Archive for beta readers

Finding Core Story Problems with a Content / Development Editor

Posted in Sci-Fi Part 1 - Revised 3, The Kavakian Empire, Writing with tags , , , , , , , , , , on March 18, 2017 by Dawn Ross

Have you ever heard the saying, “You don’t know what you don’t know”? It is very difficult to critique your own writing skill. My beta readers helped but the feedback they provided just touched the surface of what was wrong with my story. So I hired a professional content / development editor, one that looks at the overall story development. And let me tell you, Kristen Lamb’s feedback was phenomenal.

I knew my story wasn’t perfect, but I didn’t know why. I hoped it was good enough, but knew deep down that it wasn’t. When she discussed her findings with me, it was like a lightbulb came on and I was struck by lightning at the same time.

Lightning Bulb

The lightning strike was because nothing pains the heart more than hearing the story you’ve poured your soul into still needs more work. The lightbulb was because she also provided feedback that encouraged me to move forward. My writing is great. My story is on the right track. And the story problems can be fixed. Here is what she said:

Luke Skywalker Fights His Father

Your Primary Protagonist Has to Face a Hard Choice

You can’t just throw trouble at your character and always have him make easy choices to get out of trouble. You have to really push them to the edge in the final act. You have to force them to do something that goes against their nature. And you have to make the choice a sacrifice no matter which they choose. Think about how Luke in “Star Wars” is forced to kill his own father. His hard choice—sacrifice the galaxy to save his father or sacrifice his father to save the galaxy.

Labyrinth Ludo Sarah Sir Didymus

Your Primary Protagonist Has to Grow

Your character starts out one way at the beginning of the story and learns something so profound from his journey that he changes into someone else. I don’t mean literally, though it could be literal, like in “The Fly”. And I don’t mean their whole persona. I mean something about his or her character changes. Think about Sarah in “The Labyrinth”. She began with the romanticized view that she was a Cinderella-like person forced by a wicked stepmother to care for a spoiled sibling. Then she faced a real adventure and learned to appreciate her life and her brother.

Choose One Protagonist to Focus On

Although you can have multiple protagonists, only one will face the hard choice and truly transform and grow in the end. Consider “Star Wars” again. There are many great protagonists in the story. And they all have grown in their own way. Han Solo isn’t such a scoundrel after all. Neither is Lando. Leia and Han fall in love. But the primary protagonist is Luke. He’s the one who grew the most—from the whiny kid in the beginning to a Jedi master at the end. He’s also the only one who truly faced the heart of the Empire. And he’s the one who sacrificed the most when he made his choice.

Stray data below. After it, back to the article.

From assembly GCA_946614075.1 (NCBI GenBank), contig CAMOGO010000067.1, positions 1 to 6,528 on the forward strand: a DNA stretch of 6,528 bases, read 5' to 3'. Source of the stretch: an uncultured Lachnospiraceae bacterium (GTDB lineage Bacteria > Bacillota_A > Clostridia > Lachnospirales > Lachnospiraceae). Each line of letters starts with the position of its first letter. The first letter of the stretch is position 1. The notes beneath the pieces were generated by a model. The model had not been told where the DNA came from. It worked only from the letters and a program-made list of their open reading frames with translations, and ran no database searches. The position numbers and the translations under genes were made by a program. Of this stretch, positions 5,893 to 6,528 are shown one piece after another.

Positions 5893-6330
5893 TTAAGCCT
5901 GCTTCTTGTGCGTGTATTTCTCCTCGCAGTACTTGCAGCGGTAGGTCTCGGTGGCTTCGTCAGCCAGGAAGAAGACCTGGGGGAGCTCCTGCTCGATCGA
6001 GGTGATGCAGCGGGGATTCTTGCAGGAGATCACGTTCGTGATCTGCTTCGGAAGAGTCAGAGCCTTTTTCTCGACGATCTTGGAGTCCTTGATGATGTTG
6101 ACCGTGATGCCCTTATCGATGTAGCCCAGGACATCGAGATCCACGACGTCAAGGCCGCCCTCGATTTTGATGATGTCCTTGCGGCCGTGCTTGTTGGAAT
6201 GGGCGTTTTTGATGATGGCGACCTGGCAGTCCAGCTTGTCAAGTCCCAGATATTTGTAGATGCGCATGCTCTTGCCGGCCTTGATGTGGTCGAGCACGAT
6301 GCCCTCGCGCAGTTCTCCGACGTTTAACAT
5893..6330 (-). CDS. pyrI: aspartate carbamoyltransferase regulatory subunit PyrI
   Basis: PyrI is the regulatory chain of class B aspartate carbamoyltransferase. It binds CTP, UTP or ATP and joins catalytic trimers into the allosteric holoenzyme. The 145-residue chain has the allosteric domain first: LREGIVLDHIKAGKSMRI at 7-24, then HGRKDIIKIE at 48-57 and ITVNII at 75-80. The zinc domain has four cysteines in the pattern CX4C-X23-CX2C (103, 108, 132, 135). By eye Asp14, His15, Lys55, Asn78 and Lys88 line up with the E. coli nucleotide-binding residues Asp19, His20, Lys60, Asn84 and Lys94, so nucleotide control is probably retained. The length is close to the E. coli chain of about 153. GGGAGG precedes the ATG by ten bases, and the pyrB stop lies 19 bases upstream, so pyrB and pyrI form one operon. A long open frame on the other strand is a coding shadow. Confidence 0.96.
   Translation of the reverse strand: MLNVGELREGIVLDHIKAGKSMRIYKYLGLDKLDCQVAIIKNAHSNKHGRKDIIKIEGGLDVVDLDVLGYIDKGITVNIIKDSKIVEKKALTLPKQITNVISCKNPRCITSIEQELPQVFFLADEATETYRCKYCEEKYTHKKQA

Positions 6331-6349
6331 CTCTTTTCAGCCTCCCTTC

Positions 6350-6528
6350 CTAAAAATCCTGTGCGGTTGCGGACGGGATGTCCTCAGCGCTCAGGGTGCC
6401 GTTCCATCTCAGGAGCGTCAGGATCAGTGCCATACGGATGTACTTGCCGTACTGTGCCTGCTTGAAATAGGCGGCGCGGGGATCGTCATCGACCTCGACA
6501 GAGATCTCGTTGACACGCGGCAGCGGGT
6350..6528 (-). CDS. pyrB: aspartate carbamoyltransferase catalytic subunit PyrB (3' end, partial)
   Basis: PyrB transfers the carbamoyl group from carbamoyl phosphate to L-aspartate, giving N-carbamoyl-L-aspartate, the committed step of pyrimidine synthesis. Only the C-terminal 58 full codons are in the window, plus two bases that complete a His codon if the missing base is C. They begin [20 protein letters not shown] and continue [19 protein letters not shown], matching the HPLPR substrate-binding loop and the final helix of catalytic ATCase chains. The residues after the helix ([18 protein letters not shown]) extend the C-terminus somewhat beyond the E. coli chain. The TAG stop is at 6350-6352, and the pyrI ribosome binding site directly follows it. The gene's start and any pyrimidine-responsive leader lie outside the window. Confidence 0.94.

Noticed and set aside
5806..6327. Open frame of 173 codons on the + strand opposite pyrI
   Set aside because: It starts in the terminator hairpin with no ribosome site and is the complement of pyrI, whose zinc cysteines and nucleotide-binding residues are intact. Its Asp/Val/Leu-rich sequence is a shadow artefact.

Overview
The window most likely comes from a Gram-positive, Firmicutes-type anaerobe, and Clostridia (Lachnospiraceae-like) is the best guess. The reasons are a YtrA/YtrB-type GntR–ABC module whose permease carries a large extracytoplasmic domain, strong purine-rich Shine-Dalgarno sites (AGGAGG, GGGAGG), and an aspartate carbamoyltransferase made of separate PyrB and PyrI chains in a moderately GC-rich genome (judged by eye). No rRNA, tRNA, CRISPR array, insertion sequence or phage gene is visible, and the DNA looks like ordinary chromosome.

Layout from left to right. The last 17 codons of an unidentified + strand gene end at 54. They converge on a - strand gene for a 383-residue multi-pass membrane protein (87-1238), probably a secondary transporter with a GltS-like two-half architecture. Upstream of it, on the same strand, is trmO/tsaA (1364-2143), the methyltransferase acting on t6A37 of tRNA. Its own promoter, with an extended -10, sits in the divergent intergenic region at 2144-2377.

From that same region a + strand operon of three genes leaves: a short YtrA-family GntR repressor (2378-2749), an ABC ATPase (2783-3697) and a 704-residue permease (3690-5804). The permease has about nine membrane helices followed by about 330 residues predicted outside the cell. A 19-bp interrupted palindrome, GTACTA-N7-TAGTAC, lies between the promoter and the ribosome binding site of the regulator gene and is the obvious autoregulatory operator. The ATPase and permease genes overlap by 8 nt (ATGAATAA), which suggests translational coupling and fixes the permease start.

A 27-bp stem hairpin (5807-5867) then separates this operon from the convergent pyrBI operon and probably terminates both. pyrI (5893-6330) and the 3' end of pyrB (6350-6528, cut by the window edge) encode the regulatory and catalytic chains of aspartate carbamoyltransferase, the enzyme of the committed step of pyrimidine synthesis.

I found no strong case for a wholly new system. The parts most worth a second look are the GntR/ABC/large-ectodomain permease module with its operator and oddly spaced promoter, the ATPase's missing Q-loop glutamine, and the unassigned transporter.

You Have to Have One Strong Antagonist

When you just throw trouble after trouble at your character like I did, it’s more difficult for your character to face a hard choice at the end. And as you will see in the next heading, it’s more difficult for them to fight a final battle.

The Departed

Your Primary Protagonist Has to Face the Primary Antagonist in the End

I wanted to add “and Win” because I like my heroes to win. But they don’t have to win in order to make a powerful story. The movie, “The Departed” comes to mind. Although Billy Costigan killed Colin Sullivan in the end, Billy was also killed. Anyway, without one primary protagonist and one primary antagonist, you can’t have the hard choice with the big battle at the end. You simply have a journey from one place to another with no ultimate purpose to keep your reader interested.

What This Means for “StarFire Dragons”

To keep this post from getting too long, I will post my musings on this next Saturday.

Conclusion

As writers, we can either let critiques bring us down and keep us from writing, or we can accept them as learning experiences and work on improving our skill. Because the feedback I received from Kristen Lamb was so spot on and made so much sense (and wasn’t at all contradictory like it was with the beta readers), I’ve chosen the later route. I strongly encourage you all to get your own stories reviewed by a content / development editor. They’re well worth the money. You can’t become a great writer if you don’t learn what you don’t know.

Rewriting the First Chapter of StarFire Dragons Novel

Posted in Sci-Fi Part 1 - Revised, The Kavakian Empire, Writing with tags , , , , , , , , , on October 22, 2016 by Dawn Ross

Serpent Spaceship